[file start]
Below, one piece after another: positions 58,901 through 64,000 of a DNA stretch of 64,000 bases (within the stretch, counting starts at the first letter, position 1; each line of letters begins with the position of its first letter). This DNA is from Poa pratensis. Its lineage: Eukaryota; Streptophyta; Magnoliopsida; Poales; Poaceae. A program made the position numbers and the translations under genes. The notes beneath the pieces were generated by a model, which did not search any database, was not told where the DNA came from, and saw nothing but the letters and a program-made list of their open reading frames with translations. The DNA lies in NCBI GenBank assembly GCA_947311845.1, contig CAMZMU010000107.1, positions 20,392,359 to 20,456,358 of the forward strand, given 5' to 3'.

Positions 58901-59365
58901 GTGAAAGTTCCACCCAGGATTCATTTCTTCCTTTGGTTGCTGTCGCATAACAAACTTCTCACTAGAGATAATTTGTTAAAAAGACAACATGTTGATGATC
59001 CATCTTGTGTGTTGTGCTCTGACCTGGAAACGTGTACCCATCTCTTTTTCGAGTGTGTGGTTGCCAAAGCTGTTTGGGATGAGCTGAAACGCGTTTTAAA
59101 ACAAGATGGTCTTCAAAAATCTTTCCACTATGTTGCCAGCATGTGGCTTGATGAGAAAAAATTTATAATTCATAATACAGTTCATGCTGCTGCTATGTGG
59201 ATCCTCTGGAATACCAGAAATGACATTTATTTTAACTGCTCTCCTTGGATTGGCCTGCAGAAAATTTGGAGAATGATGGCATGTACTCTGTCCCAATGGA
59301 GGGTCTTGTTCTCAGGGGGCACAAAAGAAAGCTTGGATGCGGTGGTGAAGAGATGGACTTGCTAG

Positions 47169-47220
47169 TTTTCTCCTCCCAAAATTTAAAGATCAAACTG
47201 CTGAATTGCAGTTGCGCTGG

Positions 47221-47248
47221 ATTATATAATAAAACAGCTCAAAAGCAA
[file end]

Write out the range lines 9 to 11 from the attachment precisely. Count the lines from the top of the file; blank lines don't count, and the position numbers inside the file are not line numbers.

47169 TTTTCTCCTCCCAAAATTTAAAGATCAAACTG
47201 CTGAATTGCAGTTGCGCTGG

Positions 47221-47248